On the Shortness of Life


On the Shortness of Life is an essay written by Lucius Annaeus Seneca, also known as Seneca the Younger, a Roman-Spanish Stoic philosopher. Stoicism seemed like an esoteric concept when I first encountered it (I somehow relate the word to mysticism and anything mystic). But the opposite is true. Stoicism is practical and overlaps with ideas from Buddhism.

Seneca wrote this essay along with other essays when he was exiled to Corsica due to a sex scandal. On the island, he read a lot and studied with brilliant philosophers. Seneca was later recalled to Rome to tutor and then advise Emperor Nero. Today, he remains a popular figure in Stoicism.


We have a short life but we waste our time.

When time is squandered in the pursuit of pleasure or in vain idleness, when it is spent with no real purpose, the finality of death fast approaches and it is only then, when we are forced to, that we at last take a good hard look at how we have spent our life – just as we become aware that is ending.

We do not lack time; on the contrary, there is so much of it that we waste an awful lot.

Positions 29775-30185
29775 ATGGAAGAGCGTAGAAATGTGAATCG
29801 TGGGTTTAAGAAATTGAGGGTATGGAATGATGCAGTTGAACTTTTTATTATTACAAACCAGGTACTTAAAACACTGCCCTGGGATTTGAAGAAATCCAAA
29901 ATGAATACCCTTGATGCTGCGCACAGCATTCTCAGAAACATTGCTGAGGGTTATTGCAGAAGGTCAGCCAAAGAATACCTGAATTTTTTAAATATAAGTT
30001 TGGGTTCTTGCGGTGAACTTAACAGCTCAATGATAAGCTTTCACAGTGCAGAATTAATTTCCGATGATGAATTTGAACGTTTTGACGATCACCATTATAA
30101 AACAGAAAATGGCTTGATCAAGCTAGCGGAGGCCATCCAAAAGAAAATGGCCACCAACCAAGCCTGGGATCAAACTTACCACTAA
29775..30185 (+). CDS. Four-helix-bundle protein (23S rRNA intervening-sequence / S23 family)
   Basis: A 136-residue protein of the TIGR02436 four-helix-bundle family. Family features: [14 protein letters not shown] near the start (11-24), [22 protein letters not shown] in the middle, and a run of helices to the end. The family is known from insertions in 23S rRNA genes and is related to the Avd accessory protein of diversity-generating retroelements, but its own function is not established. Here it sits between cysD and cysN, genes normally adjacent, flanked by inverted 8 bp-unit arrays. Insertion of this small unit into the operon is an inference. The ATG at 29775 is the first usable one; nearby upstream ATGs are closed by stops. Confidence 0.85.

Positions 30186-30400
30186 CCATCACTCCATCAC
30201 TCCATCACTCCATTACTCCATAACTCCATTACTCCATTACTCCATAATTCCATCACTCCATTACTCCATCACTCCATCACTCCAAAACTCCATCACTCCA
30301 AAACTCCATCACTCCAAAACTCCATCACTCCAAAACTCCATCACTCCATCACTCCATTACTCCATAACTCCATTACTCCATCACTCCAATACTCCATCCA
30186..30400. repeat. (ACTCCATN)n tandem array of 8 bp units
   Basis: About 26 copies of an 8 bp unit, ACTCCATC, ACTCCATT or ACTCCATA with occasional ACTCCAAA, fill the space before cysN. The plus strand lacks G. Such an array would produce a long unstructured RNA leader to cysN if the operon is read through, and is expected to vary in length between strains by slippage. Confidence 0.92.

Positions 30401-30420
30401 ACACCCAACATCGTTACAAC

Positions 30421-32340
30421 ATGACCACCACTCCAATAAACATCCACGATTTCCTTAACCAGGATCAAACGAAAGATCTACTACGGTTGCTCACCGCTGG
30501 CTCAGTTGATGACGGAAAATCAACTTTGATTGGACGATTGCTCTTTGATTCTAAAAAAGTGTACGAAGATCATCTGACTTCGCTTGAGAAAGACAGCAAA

Those who choose to have no real purpose in life are ever rootless and dissatisfied, tossed by their aimlessness into ever-changing situations.

Consider the rich and famous…the mere act of being rich and powerful seems to be an effort that drains them of all vitality, even the ability to speak properly. A lot of them are anemic from perpetual adulation as if they had been deprived of oxygen by their suffocating legions of fans and the constant stream of glad-handers clamoring to befriend them.

In protecting their wealthy men are tight-fisted, but when it comes to the matter of time, in the case of the one thing in which it is wise to be parsimonious, they are actually generous to a fault.

You waste time as if it was a limitless resource when any moment you spend is potentially your last.

Because the mind, when its focus is split, absorbs little in depth and rejects everything that is, so to speak, jammed into it.

But he who devotes his time to his own needs, who plans out every day as if it were his last, neither longs for nor fears for tomorrow.

A grey-haired wrinkled man has not necessarily lived long. More accurately, he has existed long.